I believe that God was at work in Jesus, revealing his loving and sacrificial nature; his generous and compassionate heart for all who felt rejected by society or bowed down by suffering and loss. We read in the New Testament about the powerful impact on the people who witnessed his healing miracles, the post resurrection appearances and the coming of the Holy Spirit at Pentecost. We read about the early church and the egalitarian society it endorsed.  These people believed that God’s Kingdom; proclaimed by Christ was being established on earth as it was in heaven. Jesus was the promised Messiah; God’s anointed shepherd –teaching us to love each other because:  

‘He who does not love his brother whom he has seen can hardly be able to love God whom he has not seen.’

The love of God revealed in Christ calls us to extend our imagination beyond our intellectual and comfort boundaries, to question our judgements and opinions. It challenges us to look beyond our pain and loss into the divine purposes ahead of us. It calls us to step away from our comfort zones and venture into new modes of being. To have Christ as king is align ourselves with this King of love.

This means so much for our world. Love is not about gaining more possessions but about sharing what we have. It is not about thinking about immediate gain and advancement and ignoring the future of our world and the needs and rights of all other the species. It is not about status and power for a few but neglecting the rights of others. It is not about ignoring the plight of the destitute, the homeless and ignoring the stranger. We live in this world together; we need to value each other as we all have unique qualities and gifts. We all have the potential to be God’s children. God loves us all.

So can we become followers of Christ? Can Christ be our King?

Another painting comes to mind That of Holman Hunt with Christ knocking at the door- a symbol of the human heart. “Here I am! I stand at the door and knock. If anyone hears my voice and opens the door, I will come in and eat with that person, and they with me.” Revelation 3:20,

Each of us has to welcome Christ as King into our lives so that his will comes before our will; his agenda has priority.

This takes me back to a particular time at school when I was going through searching and turmoil. I would go and spend a short time talking with our school chaplain. On one occasion I noticed that he habitually sat on a small chair whilst leaving me the larger more comfortable chair. This observation made me realise how I was treating God. I was on the throne in my world and he was not.

I remember understanding my utter stupidity in getting things so wrong. And Immediately I felt God’s unconditional love and acceptance of me.  I had to learn to listen to Jesus and his ways of righteous thinking and living, to be guided by the Holy Spirit, and remember which chair – figuratively speaking – was for Jesus and which was mine – An on going process as I journey on.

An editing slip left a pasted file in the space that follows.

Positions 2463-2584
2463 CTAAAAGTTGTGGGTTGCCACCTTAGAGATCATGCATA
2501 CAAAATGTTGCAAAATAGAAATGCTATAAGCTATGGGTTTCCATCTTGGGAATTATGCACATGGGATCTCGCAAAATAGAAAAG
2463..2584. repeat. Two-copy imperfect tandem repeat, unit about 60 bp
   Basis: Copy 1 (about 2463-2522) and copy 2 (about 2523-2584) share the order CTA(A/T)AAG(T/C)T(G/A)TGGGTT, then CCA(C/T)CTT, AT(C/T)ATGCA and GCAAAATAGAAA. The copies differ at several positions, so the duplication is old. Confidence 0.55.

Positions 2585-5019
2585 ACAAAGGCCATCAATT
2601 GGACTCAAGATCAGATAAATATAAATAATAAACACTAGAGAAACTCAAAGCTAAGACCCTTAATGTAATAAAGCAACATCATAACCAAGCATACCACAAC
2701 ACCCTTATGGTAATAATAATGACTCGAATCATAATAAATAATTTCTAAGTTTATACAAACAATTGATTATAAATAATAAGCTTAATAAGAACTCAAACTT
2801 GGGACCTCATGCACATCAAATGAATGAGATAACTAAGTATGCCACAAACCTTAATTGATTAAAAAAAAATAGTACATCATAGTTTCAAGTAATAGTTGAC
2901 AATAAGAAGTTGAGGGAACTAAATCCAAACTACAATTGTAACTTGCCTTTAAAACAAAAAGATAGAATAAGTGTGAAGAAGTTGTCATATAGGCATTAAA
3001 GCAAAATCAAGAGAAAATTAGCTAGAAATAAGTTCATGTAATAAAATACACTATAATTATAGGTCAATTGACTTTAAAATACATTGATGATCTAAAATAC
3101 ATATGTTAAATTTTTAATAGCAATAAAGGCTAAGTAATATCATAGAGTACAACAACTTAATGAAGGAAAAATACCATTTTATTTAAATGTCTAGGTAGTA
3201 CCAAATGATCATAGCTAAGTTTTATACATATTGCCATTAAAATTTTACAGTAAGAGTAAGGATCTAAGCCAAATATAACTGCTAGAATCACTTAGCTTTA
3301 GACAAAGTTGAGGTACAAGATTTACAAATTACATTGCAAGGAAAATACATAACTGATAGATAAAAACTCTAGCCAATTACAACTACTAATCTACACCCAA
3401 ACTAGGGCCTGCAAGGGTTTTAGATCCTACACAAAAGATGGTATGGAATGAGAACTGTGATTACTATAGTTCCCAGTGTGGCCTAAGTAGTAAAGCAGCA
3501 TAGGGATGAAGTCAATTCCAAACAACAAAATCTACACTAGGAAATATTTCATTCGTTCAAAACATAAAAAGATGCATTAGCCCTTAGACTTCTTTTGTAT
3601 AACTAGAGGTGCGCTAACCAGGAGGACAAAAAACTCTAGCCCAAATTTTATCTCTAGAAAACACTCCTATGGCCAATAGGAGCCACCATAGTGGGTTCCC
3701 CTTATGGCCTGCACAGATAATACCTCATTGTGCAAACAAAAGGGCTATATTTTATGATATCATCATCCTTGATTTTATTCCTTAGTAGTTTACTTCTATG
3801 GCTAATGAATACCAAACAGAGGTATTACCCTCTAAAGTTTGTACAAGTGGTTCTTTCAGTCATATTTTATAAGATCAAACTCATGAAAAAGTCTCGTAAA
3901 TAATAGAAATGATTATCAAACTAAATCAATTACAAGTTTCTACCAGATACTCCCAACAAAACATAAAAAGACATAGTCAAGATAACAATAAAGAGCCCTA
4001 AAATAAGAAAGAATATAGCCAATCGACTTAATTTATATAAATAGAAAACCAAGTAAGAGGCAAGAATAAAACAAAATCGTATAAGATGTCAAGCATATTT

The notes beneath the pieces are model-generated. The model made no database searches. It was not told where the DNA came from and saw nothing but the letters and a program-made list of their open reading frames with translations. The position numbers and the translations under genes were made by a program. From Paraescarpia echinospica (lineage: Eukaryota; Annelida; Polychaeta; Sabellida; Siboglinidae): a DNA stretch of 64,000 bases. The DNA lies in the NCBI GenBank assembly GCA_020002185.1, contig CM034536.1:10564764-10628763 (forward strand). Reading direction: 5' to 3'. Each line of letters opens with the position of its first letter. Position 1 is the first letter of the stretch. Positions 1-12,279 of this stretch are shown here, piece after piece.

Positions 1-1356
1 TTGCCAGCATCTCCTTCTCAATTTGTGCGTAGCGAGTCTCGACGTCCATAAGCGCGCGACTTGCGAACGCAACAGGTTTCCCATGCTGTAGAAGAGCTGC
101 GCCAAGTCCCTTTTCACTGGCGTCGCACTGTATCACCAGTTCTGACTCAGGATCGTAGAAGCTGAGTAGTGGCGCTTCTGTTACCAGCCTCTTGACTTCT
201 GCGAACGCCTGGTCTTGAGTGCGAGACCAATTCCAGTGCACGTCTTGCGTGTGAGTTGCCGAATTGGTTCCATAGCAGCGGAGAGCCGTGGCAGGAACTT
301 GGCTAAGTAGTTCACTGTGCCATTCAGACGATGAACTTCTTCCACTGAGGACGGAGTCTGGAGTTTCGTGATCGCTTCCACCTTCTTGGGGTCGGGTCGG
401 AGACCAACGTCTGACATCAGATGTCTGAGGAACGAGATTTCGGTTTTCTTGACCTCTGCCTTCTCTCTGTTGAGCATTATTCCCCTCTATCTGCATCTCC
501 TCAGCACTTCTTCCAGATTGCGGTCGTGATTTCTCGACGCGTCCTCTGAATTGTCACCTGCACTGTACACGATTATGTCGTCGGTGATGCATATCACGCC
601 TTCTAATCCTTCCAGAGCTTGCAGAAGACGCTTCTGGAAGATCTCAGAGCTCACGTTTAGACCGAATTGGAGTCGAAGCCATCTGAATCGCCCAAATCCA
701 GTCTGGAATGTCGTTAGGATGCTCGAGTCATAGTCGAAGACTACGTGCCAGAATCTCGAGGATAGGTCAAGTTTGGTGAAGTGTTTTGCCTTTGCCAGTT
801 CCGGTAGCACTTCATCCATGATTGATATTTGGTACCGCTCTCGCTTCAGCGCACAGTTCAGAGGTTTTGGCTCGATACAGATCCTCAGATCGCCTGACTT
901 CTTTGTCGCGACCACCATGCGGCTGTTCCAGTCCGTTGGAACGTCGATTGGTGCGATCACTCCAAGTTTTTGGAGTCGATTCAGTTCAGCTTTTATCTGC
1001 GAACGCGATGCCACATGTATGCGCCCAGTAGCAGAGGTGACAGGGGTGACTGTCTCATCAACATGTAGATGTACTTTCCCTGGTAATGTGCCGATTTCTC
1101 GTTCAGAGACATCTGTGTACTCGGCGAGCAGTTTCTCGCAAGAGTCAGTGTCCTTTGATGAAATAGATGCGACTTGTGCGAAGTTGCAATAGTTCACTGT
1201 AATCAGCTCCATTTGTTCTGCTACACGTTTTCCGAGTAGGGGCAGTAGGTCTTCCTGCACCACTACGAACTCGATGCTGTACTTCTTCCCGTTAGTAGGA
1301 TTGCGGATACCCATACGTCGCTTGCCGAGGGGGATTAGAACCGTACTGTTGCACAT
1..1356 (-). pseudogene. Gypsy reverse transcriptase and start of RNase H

This is true for all of us I believe. We need to allow Christ the King to sit on his throne in our hearts and step down to our rightful place, in order for things to work out for the best. Jesus reminds us that God wants to restore and have a relationship with us and this is the way that issues of ethics, purity and right living can sort them selves out. Jesus reminded people of the centrality of relationship in all human conduct. To love God and neighbour was to keep the whole law. He describes the prodigal son as ‘coming to his senses’ when he remembers his Father and his home and the possibility of returning to ask for forgiveness and the chance to begin again

Some words from a poem by Brendon Kennelly come to mind:

‘Though we live in a world that dreams of ending

That always seems about to give in

Something that will not acknowledge conclusion

Insists, that we forever begin.’

It is never to late to restore Christ to the central place in our hearts and lives and then step out in faith trusting that the Holy Spirit will lead us . We don’t need to rely on our own knowledge and perspectives; although we can exercise the good sense and intelligence we have- they are gifts.

Life may not be easy; Jesus didn’t find life easy, but God’s potential blessings abound.

The prophet Jeremiah proclaimed ‘

 ‘This is the covenant I will make with the people of Israel after that time,” declares the LORD. “I will put my law in their minds and write it on their hearts. I will be their God, and they will be my people.’ (Jeremiah 31; 33)

The time of advent provides opportunity to think about what Jesus has shown us about his heavenly Father and then to put him- Christ the king   at the centre of our lives and pray that the Holy Spirit will stir up our hearts and wills with fresh zeal and determination to follow in his footsteps. Life will be full of surprises and unexpected challenges and choices; some we wouldn’t venture to think of for ourselves.

God’s spirit beckons us forth to new horizons, new places, in his emerging Kingdom of truth and love drawing us towards further restoration, peace and streams of living water.